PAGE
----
“I was able to create an image showing shadows, dimension and texture using only a pencil.”

That sentence began a “portfolio statement” adjacent to a sepia-toned pencil sketch of a pair of sandals, one resting against the other — one of dozens of painted, sketched, assemblage, appliquéd fabric or 3-D art displayed Thursday in Half Moon Bay High School’s K building at the art department’s Open Studio.

About one-third of the student body is enrolled in art classes, estimated art teacher Larkin Evans, and most had entered a creative self-expression in the show.

The student portfolio accompanying the sketch of sandals, by Art I student Tessa Kelly who named it “A Walk in My Shoes,” explained the medium she used, her approach to the sketch and what she might have done differently with more time.

Both sketch and statement reflected an art-savvy mindset drawn from art classes.

“If you look closely you can see that the shadows are strong and specifically cast,” Kelly’s statement continues. “In my opinion, the best part of the picture is the simplicity of it, and how every single detail was captured with a single material.”

It was a casual scenario Thursday, as students milled about, chatting with friends, admiring each other’s art or hunched over tables in the art rooms, sipping sodas and working on art projects. Parents visited as well, making their way along the halls to gaze at the variety of student artwork.

“It’s kind of like a regular school day, except that parents are here and students can use their cell phones,” said Evans.

The purpose of the annual open house, she said, was for art students to share their work with the community, catch up on projects and share art with peers.

It also offered the students a standard by which to measure their own progress.

“Even when I’m just doodling, I can create something nice,” said senior Robbie Hardman, a first-year art student.

Timmery Richie, a representative from the Academy of Art University of San Francisco stood at a table in the hall, answering questions from interested students. Does the university get interest from Half Moon Bay High students? “Definitely,” she said.

The open house was casual, as opposed to the more formal, juried exhibit of student art at the Coastal Arts League scheduled for two weeks in May.

But on Thursday, “every student has something on display,” said Evans.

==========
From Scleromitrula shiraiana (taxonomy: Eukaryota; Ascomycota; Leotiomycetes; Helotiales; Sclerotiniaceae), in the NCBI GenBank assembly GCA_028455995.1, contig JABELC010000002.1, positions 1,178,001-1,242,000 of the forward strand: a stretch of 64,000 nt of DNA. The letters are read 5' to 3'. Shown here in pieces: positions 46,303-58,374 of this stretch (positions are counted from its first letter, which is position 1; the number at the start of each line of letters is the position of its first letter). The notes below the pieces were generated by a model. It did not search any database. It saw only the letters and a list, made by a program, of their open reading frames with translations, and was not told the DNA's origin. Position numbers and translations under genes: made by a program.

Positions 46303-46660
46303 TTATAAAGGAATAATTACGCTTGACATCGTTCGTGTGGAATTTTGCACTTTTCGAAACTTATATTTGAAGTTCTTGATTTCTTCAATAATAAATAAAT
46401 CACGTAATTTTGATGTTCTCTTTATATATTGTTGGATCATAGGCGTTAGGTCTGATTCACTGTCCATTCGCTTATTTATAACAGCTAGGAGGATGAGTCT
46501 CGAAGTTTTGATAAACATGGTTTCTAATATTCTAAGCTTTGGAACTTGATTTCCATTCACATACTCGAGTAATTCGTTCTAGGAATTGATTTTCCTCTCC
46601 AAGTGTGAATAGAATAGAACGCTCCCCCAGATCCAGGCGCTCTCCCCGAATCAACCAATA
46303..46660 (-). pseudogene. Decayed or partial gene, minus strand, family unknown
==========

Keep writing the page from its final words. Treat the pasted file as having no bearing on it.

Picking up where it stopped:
“We like to see not only her work but that of the other students,” said Melanie Yee of Moss Beach, whose sophomore daughter Anjyu had shown art that night.

“We really enjoy it,” added her husband Andrew.

“We think it’s wonderful,” said Del Wilbanks, who with wife Donna came to see student art including that of their granddaughter, freshman Maya Buzbee.

“I’m very proud,” said Janine Barger, who had come to see art created by her freshman daughter Natalie. “It’s very important to see so much work coming out of these young kids.”

In one room, professional artist Rebecca Ellis stood at a large table, demonstrating her technique as she worked on an abstract watercolor painting based on Coastside landscape. She also made herself available to answer questions from young artists.

“I’m here because (art teacher) Patty (Clavijo) and Larkin wanted me to be here … for the kids to see and also to be an example for them,” she said.

For the students, art was more than just another school requirement.

“It brings out my creative side,” said junior and first-year art student Connor Pope as he critically surveyed sculptures of human figures made of plaster-covered foil.

“Being able to show my feelings through art” was what first-year art student and junior Harry Zaidain said he liked about art, as he surveyed his Humvee made with carefully arranged layers of cardboard. As opposed to writing feelings down, he said, “It’s easier to sketch what I am thinking.”

Art students and friends freshman Darren Simser and seniors Natalie Godinez and Mariela Barajas share why they liked art, over projects in one of the art rooms.

“I get to talk with my friends,” said Simser.

“It’s a challenge,” said Godinez, adding that she liked “using nature to create art, like environmental installations.”

“It sparks imagination,” said Barajas. “It’s great to express myself through art and sculpture, and fun to show other people.”

Though winter rains reduced the number of visitors, Evans painted the event a success.

“As far as involvement, interaction, discussions about art, it was excellent,” she said. “The best ever.”

In a technology-driven world, what does art mean to teens?

“It speaks to you,” Evans said. “It speaks to your heart.”

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